Councilman Cam Gordon who chairs the Housing Policy & Development Committee praised Issa for being willing to serve saying “We appreciate your willingness to get involved and I am pretty sure you know what you are getting yourself into.”

Gordon was apparently referring to the controversies that have bedeviled the authority in the last few years with affordable housing activists accusing it of wanting to privatize pubic housing, a claim the authority has repeatedly denied.

“I do not support privatization,” Issa told Mshale. “I however want to see the authority come up with a better way to address the long waiting list for public housing and a lottery system might be the way to go.”

The long waiting list is just among the thorny issues awaiting Issa but more urgent might be issues such as the controversial Rental Assistance Demonstration (RAD), an Obama administration federal program meant to attract both private and non-profit investments to public housing in need of dire repair. The MPHA has millions of dollars’ worth of repairs that need to be done to its aging housing stock. Under RAD, tenants would need to be relocated while repairs are done with the promise that they will go back to their units when repairs are done. Public housing tenants however, many who are Somali, do not trust MPHA as they fear the buildings will get privatized and that RAD is a backhanded way to push them out.

“There are definitely weighty issues awaiting me and some I can’t talk about right now,” Issa said. “But we do need to assure the tenants and make a sincere effort to earn their trust.”

About Tom Gitaa Gitaa, Editor-in-Chief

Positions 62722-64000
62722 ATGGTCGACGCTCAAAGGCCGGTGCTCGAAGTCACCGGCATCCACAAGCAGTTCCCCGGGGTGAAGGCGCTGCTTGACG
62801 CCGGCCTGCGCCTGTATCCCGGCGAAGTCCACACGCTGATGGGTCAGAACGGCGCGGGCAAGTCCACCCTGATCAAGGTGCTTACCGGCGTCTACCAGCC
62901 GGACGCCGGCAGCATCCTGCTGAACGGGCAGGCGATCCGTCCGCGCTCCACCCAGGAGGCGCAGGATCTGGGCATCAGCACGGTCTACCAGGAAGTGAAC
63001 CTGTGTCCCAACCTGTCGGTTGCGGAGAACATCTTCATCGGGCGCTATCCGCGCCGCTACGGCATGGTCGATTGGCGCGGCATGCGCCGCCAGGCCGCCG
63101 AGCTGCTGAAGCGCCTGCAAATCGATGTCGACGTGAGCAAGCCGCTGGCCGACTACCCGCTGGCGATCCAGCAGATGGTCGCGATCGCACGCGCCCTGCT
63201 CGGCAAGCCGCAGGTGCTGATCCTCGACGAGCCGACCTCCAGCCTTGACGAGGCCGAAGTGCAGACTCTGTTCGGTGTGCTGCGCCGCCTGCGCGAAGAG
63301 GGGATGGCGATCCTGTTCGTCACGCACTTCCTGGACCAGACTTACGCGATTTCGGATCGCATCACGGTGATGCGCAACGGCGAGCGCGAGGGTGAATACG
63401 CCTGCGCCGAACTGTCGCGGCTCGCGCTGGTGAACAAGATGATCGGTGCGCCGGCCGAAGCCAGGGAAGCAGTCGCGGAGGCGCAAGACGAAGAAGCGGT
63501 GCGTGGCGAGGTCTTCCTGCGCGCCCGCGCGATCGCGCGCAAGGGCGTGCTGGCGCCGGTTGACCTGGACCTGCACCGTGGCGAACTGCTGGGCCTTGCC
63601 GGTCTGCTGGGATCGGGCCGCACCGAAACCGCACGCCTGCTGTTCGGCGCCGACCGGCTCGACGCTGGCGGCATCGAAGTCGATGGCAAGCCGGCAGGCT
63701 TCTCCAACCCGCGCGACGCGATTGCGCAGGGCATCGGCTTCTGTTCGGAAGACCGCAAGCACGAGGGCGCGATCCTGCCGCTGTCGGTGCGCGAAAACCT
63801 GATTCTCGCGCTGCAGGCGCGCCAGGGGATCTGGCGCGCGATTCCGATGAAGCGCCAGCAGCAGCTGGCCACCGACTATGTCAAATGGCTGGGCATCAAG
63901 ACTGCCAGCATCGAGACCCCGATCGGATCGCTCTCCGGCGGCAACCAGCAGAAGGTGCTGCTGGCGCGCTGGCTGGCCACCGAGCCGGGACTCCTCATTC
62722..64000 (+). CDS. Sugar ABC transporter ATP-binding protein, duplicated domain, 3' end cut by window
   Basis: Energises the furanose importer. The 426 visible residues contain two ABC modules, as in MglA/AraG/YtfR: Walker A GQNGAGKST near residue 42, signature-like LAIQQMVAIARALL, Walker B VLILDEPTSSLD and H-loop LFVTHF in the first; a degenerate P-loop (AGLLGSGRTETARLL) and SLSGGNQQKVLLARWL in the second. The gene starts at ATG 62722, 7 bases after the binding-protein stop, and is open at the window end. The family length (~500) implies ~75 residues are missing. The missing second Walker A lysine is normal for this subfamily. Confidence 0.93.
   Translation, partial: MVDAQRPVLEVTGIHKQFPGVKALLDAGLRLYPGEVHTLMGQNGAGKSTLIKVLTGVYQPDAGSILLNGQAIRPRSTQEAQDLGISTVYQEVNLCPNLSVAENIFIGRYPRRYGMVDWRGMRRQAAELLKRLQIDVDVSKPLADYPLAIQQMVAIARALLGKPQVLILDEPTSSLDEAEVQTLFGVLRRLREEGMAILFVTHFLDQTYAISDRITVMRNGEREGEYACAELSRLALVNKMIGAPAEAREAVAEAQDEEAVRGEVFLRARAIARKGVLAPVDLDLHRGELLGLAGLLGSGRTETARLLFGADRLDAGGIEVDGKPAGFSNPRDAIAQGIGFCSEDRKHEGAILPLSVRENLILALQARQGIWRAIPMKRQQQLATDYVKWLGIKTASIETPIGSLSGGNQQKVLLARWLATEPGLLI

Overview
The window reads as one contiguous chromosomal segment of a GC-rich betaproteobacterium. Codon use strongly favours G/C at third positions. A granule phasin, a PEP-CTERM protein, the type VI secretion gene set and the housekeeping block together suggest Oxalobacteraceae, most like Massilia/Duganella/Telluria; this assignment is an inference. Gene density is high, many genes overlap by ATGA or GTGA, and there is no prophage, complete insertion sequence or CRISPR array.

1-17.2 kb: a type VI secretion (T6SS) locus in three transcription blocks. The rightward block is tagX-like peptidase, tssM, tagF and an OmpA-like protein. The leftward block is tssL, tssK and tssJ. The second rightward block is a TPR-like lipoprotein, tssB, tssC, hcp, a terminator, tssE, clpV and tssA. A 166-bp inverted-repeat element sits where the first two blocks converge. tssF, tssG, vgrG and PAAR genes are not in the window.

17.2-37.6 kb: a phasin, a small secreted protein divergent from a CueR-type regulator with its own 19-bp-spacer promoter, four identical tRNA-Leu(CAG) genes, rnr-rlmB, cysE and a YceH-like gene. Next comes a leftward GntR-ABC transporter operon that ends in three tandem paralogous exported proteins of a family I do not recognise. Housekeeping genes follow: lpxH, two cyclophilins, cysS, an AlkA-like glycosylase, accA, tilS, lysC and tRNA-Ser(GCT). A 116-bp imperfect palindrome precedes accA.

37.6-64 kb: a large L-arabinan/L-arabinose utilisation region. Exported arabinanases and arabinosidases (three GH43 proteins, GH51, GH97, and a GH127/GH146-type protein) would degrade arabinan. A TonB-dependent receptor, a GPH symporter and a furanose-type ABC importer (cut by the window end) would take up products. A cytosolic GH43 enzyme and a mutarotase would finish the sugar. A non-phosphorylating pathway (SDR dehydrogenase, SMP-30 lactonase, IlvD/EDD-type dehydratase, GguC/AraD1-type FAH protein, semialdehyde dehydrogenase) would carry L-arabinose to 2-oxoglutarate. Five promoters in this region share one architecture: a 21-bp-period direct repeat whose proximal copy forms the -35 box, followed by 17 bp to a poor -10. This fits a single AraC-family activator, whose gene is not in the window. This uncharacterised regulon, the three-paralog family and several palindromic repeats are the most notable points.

Born and raised in Kenya's coastal city of Mombasa, Tom is the Founder, Editor-in-Chief and Publisher of Mshale which has been reporting on the news and culture of African immigrants in the United States since 1995. He has a BA in Business from Metro State University and a Public Leadership Credential from Harvard’s Kennedy School of Government. He was the original host of Talking Drum, the signature current affairs show on the African Broadcasting Network (ABN-America), which was available nationwide in the United States via the Dish Network satellite service. On the show, he interviewed Nobel laureates such as 2004 Nobel Peace prize winner, Professor Wangari Maathai, the first woman from Africa to win the peace prize and heads of states. Tom has served and chaired various boards including Global Minnesota (formerly Minnesota International Center), the sixth largest World Affairs Council in the United States. He has previously served as the first Black President of the Board of Directors at Books for Africa. He also serves on the boards of New Vision Foundation and the Minnesota Multicultural Media Consortium. He has previously served two terms on the board of the United Nations Association. An avid runner, he retired from running full marathons after turning 50 and now only focuses on training for half marathons.